In 2009, the U.S. government launched an economic stimulus and allocated $26.6 billion in infrastructure funds to state budgets with the goal of creating jobs. In February 2011, Smart Growth America (SGA) released a report analyzing the effects of the program after two years. They found that states who used the funds to repair roads and bridges and invested in public transportation projects created the most jobs. States who primarily used the funds to build new roads fell to the bottom of the rankings for job creation.
The funds were divided the following way:
- $15.7 billion on repairing and maintaining roads and bridges
- $8.9 billion on building new roads and bridges
- $1 billion on bike projects
- $462.8 million on public transportation projects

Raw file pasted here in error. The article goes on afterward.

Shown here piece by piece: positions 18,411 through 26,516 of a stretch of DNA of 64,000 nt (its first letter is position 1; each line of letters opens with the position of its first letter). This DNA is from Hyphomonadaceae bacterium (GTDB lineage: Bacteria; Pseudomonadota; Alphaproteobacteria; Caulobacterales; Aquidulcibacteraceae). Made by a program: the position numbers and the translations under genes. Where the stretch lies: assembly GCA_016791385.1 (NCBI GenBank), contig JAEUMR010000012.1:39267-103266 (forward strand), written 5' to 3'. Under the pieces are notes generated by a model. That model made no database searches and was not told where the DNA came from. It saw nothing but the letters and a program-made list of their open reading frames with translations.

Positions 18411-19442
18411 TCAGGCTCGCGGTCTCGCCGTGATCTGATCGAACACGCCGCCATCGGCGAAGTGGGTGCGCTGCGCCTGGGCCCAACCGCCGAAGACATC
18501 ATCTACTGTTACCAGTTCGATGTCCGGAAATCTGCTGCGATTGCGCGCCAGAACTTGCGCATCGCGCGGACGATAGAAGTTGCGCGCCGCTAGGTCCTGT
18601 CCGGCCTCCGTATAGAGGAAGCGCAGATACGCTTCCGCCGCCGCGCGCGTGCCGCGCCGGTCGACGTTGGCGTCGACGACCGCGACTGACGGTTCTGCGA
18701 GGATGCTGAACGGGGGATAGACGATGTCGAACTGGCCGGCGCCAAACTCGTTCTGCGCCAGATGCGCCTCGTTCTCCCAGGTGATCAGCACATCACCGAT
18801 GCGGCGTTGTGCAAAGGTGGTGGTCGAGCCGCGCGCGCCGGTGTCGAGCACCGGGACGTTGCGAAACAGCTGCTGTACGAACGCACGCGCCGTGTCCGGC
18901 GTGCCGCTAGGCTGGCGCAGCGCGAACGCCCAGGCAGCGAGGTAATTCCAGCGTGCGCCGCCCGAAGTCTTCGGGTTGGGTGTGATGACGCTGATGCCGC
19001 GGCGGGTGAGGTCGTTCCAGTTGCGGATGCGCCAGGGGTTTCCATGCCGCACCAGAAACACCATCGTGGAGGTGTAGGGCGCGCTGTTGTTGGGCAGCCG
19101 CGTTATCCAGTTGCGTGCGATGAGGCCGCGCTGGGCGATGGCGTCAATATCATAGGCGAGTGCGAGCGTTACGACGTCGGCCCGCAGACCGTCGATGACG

The projects that received the least amount of money (public transportation projects) were the frontrunning job creators. Historically they created 31 percent more jobs per dollar than building new roads, but during the last two years, the stimulus dollars spent on public transportation project generated 70 percent more jobs than road creation.
Repair projects create 16 percent more jobs per dollar than new road construction. The projects spend less on land, more on wages, employ more different types of workers, and are bogged down less with plans and permits.
The states that spent all their money on road and bridge repair created the most jobs, while Texas, Kentucky, Florida, Kansas, and Arkansas created the fewest by spending their funds on new roads.
After learning these lessons from these first two years, SGA recommends that states spend their money fixing existing roads and bridges and investing in public transportation more in the future. A poll SGA conducted in November showed that 91% of respondents indicated that repairing roads should be a high priority and 68% voted for public transportation projects to be a high priority. Seems that the public support this recommendation as well.